I was a high school teacher and created about 50 powerpoint lessons in the school's drive. The school locked me out and will not share my powerpoint lessons. I am of course very upset over this. I spent days on one powerpoint alone. The school would not suffer any harm by sharing my lessons... View More
You may find this article informative on the subject, although it does not address any special statutory or other law in Maryland that may vary from the basic principal that a work made in the course and within the scope of employment generally belongs to the employer:...View More
Depends on several factors. Using a trademark that is virtually identical/confusingly similar to another trademark in the same or related class/category of goods or services may be deemed trademark infringement. Adding a hyphen may not be enough to overcome the likelihood of confusion by consumers....View More
I'm working with a team of volunteers on an unpaid passion project. One of those volunteers did a lot of artwork for us and gave us permission to use it. Now, about 9 months later, he is telling us that he wants all his artwork taken out of the project and completely redone. This puts a... View More
The video would go on YouTube/FaceBook/Twitter and other social media sites. It is a salute to our heroes killed in the line of duty. No profits or money would be exchanged in any way. If a license is needed, what is the best way to accomplish this?
That sounds like a worthwhile project, but you will still need to get permission from whomever owns the copyright in the song. Also most songs have music and lyrics, so there could be 2 copyright owners. The service providers will want to know that you have the rights to post your version of the...View More
Is it that you want your company to be the owner of the royalty stream for a particular work? BMI does allow for the assignment of such rights and has a form to use. However, once you assign the rights you no longer will have access to the royalty rights unless you have the rights reassigned to...View More
I gather that you registered the copyright of the song in your name with the Copyright Office. That is fine. If you want your business company to now own the copyright, you can have an Assignment of Rights prepared which would result in you assigning your copyright rights to the business....View More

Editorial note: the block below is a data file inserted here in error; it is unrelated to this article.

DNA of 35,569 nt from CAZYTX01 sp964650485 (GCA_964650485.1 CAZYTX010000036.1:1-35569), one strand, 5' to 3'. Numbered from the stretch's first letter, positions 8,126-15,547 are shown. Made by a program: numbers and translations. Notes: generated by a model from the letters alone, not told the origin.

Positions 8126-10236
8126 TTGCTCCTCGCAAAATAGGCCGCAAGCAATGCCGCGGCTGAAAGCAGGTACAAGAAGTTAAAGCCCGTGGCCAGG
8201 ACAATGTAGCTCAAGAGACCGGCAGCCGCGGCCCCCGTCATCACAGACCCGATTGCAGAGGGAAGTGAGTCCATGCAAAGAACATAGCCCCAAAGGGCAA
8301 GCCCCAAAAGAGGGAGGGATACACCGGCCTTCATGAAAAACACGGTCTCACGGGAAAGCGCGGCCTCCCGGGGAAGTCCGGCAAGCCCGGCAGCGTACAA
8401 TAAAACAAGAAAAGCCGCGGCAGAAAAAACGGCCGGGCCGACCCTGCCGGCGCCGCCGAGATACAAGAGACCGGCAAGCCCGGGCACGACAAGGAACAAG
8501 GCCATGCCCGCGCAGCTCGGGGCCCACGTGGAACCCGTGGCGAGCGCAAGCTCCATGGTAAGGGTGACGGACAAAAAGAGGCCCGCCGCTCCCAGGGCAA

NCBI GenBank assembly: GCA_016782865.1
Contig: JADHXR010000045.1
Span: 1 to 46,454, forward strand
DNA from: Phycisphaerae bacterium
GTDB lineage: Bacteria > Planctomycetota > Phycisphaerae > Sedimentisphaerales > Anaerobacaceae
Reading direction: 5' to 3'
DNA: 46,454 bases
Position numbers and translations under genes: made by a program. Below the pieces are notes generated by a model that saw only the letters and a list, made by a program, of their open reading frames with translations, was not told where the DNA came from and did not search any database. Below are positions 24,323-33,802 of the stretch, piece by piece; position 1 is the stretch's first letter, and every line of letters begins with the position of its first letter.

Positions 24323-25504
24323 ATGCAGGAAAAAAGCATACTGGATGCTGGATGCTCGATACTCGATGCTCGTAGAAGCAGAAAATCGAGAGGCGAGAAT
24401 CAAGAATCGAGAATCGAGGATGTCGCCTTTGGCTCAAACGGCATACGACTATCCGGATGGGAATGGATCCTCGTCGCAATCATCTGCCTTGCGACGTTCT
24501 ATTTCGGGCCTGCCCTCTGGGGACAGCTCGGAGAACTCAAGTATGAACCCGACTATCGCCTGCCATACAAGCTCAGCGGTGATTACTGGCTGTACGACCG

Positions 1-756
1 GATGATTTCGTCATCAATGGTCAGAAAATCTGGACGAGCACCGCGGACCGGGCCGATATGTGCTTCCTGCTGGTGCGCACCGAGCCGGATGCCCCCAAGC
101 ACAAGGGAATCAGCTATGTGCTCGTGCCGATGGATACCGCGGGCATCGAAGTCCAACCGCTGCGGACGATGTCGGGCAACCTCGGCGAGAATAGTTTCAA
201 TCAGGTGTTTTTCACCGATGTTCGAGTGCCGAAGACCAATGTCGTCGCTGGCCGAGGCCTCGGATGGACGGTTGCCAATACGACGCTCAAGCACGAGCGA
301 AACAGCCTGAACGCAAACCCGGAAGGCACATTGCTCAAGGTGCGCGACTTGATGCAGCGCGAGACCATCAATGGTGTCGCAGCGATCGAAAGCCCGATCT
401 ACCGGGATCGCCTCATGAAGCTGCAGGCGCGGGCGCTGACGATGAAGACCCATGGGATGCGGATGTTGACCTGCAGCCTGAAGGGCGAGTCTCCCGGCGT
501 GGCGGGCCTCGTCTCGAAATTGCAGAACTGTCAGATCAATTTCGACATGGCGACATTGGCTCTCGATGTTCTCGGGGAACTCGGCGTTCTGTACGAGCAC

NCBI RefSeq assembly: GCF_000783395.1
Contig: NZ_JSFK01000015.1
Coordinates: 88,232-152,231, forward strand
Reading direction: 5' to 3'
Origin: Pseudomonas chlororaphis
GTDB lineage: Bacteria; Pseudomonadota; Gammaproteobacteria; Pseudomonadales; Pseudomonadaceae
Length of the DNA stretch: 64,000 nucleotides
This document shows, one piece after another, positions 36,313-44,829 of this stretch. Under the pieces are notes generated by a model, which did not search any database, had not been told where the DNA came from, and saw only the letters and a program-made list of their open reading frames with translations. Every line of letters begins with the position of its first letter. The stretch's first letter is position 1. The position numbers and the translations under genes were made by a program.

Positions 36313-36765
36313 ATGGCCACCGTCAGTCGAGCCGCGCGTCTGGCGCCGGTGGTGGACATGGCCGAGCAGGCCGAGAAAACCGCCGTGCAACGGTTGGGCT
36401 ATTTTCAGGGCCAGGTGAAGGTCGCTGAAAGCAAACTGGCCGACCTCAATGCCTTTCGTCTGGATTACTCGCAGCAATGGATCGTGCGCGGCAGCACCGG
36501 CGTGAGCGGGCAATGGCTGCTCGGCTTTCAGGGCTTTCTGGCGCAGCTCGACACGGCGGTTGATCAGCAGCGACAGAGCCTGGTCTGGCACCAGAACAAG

Justia Ask a Lawyer is a forum for consumers to get answers to basic legal questions. Any information sent through Justia Ask a Lawyer is not secure and is done so on a non-confidential basis only.
The use of this website to ask questions or receive answers does not create an attorney–client relationship between you and Justia, or between you and any attorney who receives your information or responds to your questions, nor is it intended to create such a relationship. Additionally, no responses on this forum constitute legal advice, which must be tailored to the specific circumstances of each case. You should not act upon information provided in Justia Ask a Lawyer without seeking professional counsel from an attorney admitted or authorized to practice in your jurisdiction. Justia assumes no responsibility to any person who relies on information contained on or received through this site and disclaims all liability in respect to such information.
Justia cannot guarantee that the information on this website (including any legal information provided by an attorney through this service) is accurate, complete, or up-to-date. While we intend to make every attempt to keep the information on this site current, the owners of and contributors to this site make no claims, promises or guarantees about the accuracy, completeness or adequacy of the information contained in or linked to from this site.